Keeping that in mind, I can't say we should have been surprised when Funny Twitter Guy did his best dying swan over Nacho Monreal's leg and swindled a penalty out of it. I mean, this ref is going to the Euros and Michael Oliver will be home for the summer. Reckon. Anyway, Vardy sent Cech the wrong way, and we all had the miserable hump on during halftime.

There was always something a bit lucky about the Foxes' performance on the day though, and you figured it had to run out sometime. Queue up Danny Simpson taking one of the stupidest second yellow cards I've seen in 25 years (which still doesn't excuse the ref's performance - broken clock, twice a day, etc and so on). Francis Coquelin was lucky to not walk himself for pushing Mahrez on the way out - with Atkinson in this kind of mood, you'd have think it was nailed on.

It was always a siege on the Leicester net from then on, though. Mahrez came off immediately, I think Marc Albrighton did later. Vardy was left alone up front waiting for Godot while his mates tried to keep the door locked. The subs though, I don't know where they found these guys. The first guy killed in Eastern Promises came on first, followed by Kid...or Play...never was able to tell them apart. And these guys are trying to win a title here. Amazing.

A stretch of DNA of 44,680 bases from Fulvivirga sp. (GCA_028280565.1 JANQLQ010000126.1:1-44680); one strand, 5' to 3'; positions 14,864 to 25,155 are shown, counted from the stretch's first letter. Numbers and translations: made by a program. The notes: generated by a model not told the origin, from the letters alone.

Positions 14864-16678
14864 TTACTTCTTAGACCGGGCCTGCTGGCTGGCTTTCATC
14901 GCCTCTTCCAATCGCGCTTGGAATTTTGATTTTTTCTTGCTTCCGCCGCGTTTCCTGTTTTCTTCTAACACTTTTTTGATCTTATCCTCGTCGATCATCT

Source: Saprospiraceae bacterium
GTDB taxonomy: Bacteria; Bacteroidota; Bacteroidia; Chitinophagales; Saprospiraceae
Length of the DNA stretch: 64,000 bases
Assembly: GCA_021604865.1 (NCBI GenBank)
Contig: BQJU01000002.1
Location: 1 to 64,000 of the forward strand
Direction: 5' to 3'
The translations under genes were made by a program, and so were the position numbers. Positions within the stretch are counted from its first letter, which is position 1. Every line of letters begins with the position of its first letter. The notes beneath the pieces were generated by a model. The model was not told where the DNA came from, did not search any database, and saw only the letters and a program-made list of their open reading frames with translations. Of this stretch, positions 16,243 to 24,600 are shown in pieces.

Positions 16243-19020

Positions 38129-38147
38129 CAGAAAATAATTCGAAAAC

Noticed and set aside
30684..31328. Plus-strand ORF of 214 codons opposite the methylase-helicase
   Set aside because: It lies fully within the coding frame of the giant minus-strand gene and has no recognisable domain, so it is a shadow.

As for the good guys, red card waiting to happen Coq came off, Theo came on. Smart, Arsene. It wasn't too long before that bore fruit, either. Hector Bellerin's cross was nodded on by Olivier Giroud, and up popped Theo to rocket it past Schmeichel. Get in you beauty.